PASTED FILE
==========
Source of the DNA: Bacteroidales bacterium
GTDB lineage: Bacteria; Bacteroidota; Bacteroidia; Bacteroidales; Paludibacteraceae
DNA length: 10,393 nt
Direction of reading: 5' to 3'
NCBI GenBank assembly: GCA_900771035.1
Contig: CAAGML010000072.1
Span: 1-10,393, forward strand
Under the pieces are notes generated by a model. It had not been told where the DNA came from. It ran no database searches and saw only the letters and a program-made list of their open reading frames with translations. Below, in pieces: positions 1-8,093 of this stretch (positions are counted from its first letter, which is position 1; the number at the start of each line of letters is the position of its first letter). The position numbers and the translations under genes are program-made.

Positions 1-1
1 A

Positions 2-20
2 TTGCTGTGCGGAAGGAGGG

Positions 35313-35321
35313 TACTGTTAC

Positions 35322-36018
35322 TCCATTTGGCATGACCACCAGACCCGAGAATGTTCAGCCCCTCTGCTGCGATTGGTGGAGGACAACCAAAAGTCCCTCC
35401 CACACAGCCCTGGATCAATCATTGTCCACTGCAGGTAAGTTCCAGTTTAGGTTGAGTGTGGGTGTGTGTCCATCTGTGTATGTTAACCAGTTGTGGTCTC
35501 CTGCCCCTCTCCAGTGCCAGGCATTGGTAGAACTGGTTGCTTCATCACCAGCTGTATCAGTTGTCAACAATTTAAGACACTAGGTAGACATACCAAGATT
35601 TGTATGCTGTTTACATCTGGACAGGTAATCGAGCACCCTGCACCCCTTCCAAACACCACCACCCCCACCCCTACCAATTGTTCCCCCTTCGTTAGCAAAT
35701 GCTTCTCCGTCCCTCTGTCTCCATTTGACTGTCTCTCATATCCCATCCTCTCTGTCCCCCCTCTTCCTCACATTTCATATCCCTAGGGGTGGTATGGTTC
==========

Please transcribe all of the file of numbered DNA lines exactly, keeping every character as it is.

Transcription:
Source of the DNA: Bacteroidales bacterium
GTDB lineage: Bacteria; Bacteroidota; Bacteroidia; Bacteroidales; Paludibacteraceae
DNA length: 10,393 nt
Direction of reading: 5' to 3'
NCBI GenBank assembly: GCA_900771035.1
Contig: CAAGML010000072.1
Span: 1-10,393, forward strand
Under the pieces are notes generated by a model. It had not been told where the DNA came from. It ran no database searches and saw only the letters and a program-made list of their open reading frames with translations. Below, in pieces: positions 1-8,093 of this stretch (positions are counted from its first letter, which is position 1; the number at the start of each line of letters is the position of its first letter). The position numbers and the translations under genes are program-made.

Positions 1-1
1 A

Positions 2-20
2 TTGCTGTGCGGAAGGAGGG

Positions 35313-35321
35313 TACTGTTAC

Positions 35322-36018
35322 TCCATTTGGCATGACCACCAGACCCGAGAATGTTCAGCCCCTCTGCTGCGATTGGTGGAGGACAACCAAAAGTCCCTCC
35401 CACACAGCCCTGGATCAATCATTGTCCACTGCAGGTAAGTTCCAGTTTAGGTTGAGTGTGGGTGTGTGTCCATCTGTGTATGTTAACCAGTTGTGGTCTC
35501 CTGCCCCTCTCCAGTGCCAGGCATTGGTAGAACTGGTTGCTTCATCACCAGCTGTATCAGTTGTCAACAATTTAAGACACTAGGTAGACATACCAAGATT
35601 TGTATGCTGTTTACATCTGGACAGGTAATCGAGCACCCTGCACCCCTTCCAAACACCACCACCCCCACCCCTACCAATTGTTCCCCCTTCGTTAGCAAAT
35701 GCTTCTCCGTCCCTCTGTCTCCATTTGACTGTCTCTCATATCCCATCCTCTCTGTCCCCCCTCTTCCTCACATTTCATATCCCTAGGGGTGGTATGGTTC